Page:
U.S. Homelessness Is on the Decline ... Maybe

In one state, homelessness climbed 200 percent over the course of one year.

On Jan. 8, 1964, President Lyndon B. Johnson declared an "unconditional war on poverty in America." Fifty years later, we're still fighting.

On Jan. 8, 1964, President Lyndon B. Johnson declared an "unconditional war on poverty in America." Fifty years later, we're still fighting.

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The Department of Housing and Urban Development reported Thursday that there are an estimated 610,042 homeless people in the U.S., down by 3.8 percent since 2010. Along with those headline numbers, the department released a bevy of information about the state of homelessness in the U.S. U.S. News has picked through the data to find the most telling points in the government's counts.

64,060: The number of homeless people in New York City, the place with the highest number of homeless people in the country. The next biggest population is in Los Angeles, where there are an estimated 53,798 homeless. Both of those cities' homeless totals tower over the rest of the country. The place with the next largest number of homeless is Seattle/King County, Wash., with 9,106 homeless.

One in five: Roughly speaking, the share of homeless people who live in Los Angeles and New York City alone (19.3 percent). That's in part due to the sheer size of those cities, of course, but it also may be because large cities simply tend to have more shelters, says one expert. Because HUD's tallies rely in part on counts of people in shelters, where people are easier to count, cities with many shelters might have much bigger estimates than cities with fewer shelters.

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"It's much easier to count people in shelters than outside of shelters ... In cities that have more shelter space, that may be part of the explanation," says Maria Foscarinis, executive director of the National Law Center on Homelessness & Poverty. Likewise, she says, rural areas might have artificially low counts, she says, because it's harder to count people spread out in areas with few shelters.

200.7 percent: The one-year increase in homelessness in North Dakota, the state with the largest jump in homelessness from 2012 to 2013. This may have to do with the state's massive oil and gas boom, according to a HUD spokesperson.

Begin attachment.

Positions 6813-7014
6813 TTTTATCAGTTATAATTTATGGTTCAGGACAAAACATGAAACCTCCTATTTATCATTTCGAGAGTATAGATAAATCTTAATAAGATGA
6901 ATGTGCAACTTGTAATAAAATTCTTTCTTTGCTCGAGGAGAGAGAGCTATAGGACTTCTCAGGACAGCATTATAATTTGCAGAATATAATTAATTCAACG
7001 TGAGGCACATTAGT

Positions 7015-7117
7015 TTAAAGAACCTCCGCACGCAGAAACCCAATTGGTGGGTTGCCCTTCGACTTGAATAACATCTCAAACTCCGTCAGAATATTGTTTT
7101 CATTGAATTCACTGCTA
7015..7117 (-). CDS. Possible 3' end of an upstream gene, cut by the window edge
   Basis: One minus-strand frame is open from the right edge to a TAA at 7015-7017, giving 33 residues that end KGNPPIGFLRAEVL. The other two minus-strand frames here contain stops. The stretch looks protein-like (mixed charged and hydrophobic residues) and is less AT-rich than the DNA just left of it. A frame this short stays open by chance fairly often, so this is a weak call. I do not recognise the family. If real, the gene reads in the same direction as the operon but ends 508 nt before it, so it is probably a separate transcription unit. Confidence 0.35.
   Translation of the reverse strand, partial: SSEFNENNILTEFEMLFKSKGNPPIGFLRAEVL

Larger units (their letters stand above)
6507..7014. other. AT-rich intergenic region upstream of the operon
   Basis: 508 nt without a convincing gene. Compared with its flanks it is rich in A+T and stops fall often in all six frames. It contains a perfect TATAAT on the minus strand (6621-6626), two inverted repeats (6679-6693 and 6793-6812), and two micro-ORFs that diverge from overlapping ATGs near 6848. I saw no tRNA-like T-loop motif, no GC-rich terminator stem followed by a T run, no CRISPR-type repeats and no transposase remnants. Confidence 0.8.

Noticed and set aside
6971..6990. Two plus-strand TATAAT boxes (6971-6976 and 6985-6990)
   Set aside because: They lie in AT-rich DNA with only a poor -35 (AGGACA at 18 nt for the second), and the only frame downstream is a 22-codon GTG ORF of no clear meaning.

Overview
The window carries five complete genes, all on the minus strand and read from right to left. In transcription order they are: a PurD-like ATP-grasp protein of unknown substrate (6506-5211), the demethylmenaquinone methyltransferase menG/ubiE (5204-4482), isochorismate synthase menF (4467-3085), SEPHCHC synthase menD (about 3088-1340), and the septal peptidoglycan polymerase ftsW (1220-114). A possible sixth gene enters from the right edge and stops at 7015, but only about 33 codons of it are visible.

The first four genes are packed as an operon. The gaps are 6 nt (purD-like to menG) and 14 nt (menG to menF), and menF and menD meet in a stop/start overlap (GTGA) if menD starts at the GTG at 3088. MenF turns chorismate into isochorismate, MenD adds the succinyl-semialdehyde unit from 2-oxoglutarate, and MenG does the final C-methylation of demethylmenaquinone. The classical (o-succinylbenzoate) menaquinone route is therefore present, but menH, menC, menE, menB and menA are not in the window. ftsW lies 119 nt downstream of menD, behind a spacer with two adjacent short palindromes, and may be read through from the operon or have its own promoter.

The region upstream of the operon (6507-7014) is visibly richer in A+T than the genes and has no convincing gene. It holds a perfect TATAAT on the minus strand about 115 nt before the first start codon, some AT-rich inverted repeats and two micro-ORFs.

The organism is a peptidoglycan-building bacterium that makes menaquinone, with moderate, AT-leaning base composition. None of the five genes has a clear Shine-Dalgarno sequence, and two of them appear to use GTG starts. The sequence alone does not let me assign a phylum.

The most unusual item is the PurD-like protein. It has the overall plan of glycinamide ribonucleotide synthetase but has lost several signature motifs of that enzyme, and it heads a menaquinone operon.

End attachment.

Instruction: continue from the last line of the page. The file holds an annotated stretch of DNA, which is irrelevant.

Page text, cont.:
While the state's natural resources have boosted incomes and created jobs, they may have also ironically increased homelessness, as housing growth struggles to keep up with the influx of new workers.

Then again, the huge percentage increase is also in part due to the state's relatively low homeless population. North Dakota had an estimated 688 homeless people in 2012, compared to 2,069 this year, meaning the state currently has around 1/31 the number of homeless that reside in New York City (whose population is itself roughly 12 times the size of North Dakota's population).

24 percent: The decline in homeless veterans from 2010 to 2013 – a much steeper drop than the 3.8 percent decline in broader homelessness. HUD and the Department of Veterans' Affairs have focused their energies on this population – the two departments in August dedicated nearly $8 million toward housing and other services for veterans, and on Nov. 12, the VA announced another $13.7 million. The additional money and attention the government has given to this area have paid off, Foscarinis says.

"That's the only explanation that I can think of, and it makes sense," she says. "To the extent you devote resources to addressing the problem, to addressing homelessness and housing resources, you start to solve it."

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7 percent: The decline in chronic homelessness, a measure of long-term homelessness, since 2012. The measure has also fallen by one-quarter since 2007. The administration claims those declines, along with the falling veterans' homelessness figures as a victory for the White House's 2010 "Opening Doors" program, aimed at reducing homelessness nationwide.

"Extraordinary efforts on the part of Federal agencies and our State and community partners have again led to reductions in homelessness," said Barbara Poppe, executive director of the U.S. Interagency Council on Homelessness, in a press release.

Well, maybe. For her part, Foscarinis doubts the numbers are correct.

"I think the numbers are questionable," she says. "I don't think that they can be viewed with a lot of confidence." Foscarinis characterizes the government's total count of the homeless as "far off," though she is hesitant to speculate as to what the real count might be, only that it is much higher than the government says.